George Groves says there is no chance Carl Froch finished his career at Wembley on Saturday night.
Speaking the morning after a right hook ended Groves' world title challenge in the eighth round of their rematch, Froch suggested his beaten rival might struggle to recover from such a brutal ending.
But Groves claims he has emerged from the pair's second fight in better shape than he did from the first, when a controversial stoppage gave Froch a contest he was losing on points.
And he told Sky Sports News he is ready to "get stuck back in at the highest level" after a "split-second mistake" left him devastated in defeat.
"I've still got a long, successful career in front of me," said the 26-year-old, who secured the rematch after petitioning the IBF about the outcome of the first fight.
"With my career I do a lot - not so much on my own - but against the greater authorities. We're a bit of a maverick team and we enjoy that. Sometimes it pays off, sometimes it doesn't. We'll figure it out.
"It's strange - I felt more beaten up after the first fight. There's no concussion, no aches or pains and my face isn't as bad as last time considering I got dropped heavily.
"If the referee had let me get up there's no way I wouldn't have carried on, although he was 100% right - I was out for about three seconds.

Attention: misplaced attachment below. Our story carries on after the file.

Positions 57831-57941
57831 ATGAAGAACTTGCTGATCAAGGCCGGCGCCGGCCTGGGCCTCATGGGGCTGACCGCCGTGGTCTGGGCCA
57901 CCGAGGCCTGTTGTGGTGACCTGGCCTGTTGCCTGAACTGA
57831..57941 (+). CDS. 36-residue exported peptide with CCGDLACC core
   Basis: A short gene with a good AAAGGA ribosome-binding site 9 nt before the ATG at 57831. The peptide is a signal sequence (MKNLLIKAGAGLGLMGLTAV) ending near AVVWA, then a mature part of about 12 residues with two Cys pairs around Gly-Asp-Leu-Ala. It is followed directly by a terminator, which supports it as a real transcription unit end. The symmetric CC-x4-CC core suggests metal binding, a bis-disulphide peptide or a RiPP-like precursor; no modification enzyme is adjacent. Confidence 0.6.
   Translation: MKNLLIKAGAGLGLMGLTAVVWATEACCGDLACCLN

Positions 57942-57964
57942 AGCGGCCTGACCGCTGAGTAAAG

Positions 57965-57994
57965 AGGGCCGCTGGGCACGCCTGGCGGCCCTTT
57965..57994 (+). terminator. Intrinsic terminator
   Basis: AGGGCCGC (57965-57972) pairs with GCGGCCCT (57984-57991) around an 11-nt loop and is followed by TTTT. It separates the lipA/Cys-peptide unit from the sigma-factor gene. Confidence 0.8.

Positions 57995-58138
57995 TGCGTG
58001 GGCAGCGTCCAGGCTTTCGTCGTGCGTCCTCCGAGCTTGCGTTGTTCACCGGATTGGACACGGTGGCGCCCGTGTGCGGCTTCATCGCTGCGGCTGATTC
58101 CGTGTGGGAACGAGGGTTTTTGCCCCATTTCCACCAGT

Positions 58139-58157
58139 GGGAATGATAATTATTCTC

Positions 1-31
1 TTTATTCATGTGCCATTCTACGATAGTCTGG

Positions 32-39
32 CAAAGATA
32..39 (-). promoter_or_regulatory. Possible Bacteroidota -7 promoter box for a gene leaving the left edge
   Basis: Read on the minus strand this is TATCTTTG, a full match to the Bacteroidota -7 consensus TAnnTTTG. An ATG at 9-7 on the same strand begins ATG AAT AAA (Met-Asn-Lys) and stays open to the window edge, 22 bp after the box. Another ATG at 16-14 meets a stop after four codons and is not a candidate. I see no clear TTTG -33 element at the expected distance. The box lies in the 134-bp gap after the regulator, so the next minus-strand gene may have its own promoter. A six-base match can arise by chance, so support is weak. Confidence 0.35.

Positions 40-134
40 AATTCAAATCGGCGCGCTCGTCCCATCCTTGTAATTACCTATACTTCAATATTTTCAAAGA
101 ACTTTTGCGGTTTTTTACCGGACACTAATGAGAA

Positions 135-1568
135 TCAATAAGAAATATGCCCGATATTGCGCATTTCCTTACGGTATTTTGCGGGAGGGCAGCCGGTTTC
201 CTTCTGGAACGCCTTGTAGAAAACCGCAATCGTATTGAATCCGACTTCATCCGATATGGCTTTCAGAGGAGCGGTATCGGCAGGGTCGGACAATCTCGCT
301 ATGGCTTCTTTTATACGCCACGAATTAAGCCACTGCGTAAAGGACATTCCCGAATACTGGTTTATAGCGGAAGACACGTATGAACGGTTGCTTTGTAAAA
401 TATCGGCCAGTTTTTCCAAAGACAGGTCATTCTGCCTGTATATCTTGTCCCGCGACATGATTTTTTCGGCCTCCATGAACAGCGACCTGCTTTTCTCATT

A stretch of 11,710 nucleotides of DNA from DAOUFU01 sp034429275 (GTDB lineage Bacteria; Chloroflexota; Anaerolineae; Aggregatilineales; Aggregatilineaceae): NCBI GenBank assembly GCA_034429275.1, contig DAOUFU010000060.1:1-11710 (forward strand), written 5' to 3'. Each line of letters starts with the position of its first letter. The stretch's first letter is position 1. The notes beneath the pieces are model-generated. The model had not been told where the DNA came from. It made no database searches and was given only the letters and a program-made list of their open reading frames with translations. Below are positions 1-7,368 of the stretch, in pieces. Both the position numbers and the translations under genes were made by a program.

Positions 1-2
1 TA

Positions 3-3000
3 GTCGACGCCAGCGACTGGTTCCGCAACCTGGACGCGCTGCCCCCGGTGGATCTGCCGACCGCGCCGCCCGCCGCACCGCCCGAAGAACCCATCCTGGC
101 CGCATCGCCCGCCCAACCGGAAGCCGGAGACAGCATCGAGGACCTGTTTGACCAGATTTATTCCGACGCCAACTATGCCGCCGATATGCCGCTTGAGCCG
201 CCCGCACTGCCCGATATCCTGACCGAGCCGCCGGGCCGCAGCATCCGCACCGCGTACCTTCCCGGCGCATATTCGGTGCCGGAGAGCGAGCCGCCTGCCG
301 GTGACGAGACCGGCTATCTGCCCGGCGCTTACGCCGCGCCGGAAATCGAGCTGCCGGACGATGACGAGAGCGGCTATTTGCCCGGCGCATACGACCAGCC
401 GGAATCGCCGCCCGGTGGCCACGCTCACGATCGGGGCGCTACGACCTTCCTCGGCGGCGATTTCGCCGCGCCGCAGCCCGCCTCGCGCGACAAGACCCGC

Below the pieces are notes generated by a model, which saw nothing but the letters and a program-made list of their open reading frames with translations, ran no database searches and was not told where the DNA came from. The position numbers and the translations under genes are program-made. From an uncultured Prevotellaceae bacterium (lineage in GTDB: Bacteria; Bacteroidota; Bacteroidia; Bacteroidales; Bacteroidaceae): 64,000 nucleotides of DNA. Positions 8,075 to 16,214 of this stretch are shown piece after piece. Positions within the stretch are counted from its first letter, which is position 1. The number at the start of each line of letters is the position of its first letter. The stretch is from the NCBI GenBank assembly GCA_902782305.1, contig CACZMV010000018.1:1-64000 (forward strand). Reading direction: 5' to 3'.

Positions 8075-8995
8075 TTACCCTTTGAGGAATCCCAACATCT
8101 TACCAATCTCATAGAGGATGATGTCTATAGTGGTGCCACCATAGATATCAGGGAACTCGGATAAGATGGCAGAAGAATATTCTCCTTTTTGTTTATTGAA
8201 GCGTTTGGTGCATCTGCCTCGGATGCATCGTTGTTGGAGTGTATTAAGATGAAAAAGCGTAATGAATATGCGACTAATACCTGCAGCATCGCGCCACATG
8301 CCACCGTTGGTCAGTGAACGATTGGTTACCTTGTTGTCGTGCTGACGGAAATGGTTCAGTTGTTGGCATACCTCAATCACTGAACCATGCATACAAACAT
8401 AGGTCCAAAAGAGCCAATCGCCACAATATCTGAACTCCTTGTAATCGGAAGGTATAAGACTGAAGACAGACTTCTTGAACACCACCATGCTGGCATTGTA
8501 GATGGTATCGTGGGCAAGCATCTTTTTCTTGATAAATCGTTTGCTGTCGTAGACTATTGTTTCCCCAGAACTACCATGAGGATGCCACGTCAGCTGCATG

"Full credit to my conditioning coach Barry - I feel pretty good today.
"We'll have to see what's next. I've signed with Sauerland promotions, and I'll have a meeting with (trainer) Paddy Fitzpatrick this week just to talk. I certainly feel like I'm in a good place."
Groves again gave credit to Froch for the finish but argued he was in control of a close contest and executing his gameplan to the letter when the end came.
He said: "Carl should be gracious with his win. He certainly doesn't need to beat up on me some more.
"I totally dominated the first fight and I felt like I was in control of the second fight. That's down to people's opinions and interpretations, but no one thought I was on the verge of getting stopped.
"It's just one of those punches. It's a shame it happened now - I've spent my whole career where this could've happened and hasn't, and it's happened to me at the worst possible time.
"It certainly won't be the end of my career. I'm 26 years old, coming off the back of now two losses, but we'll go back to the drawing board and plough on.
"There's certainly a value still with me, and there's a lot more potential. We're improving fight on fight. I got careless for a second and I paid the price - it's a brutal price you pay in boxing, but there are a lot of positives."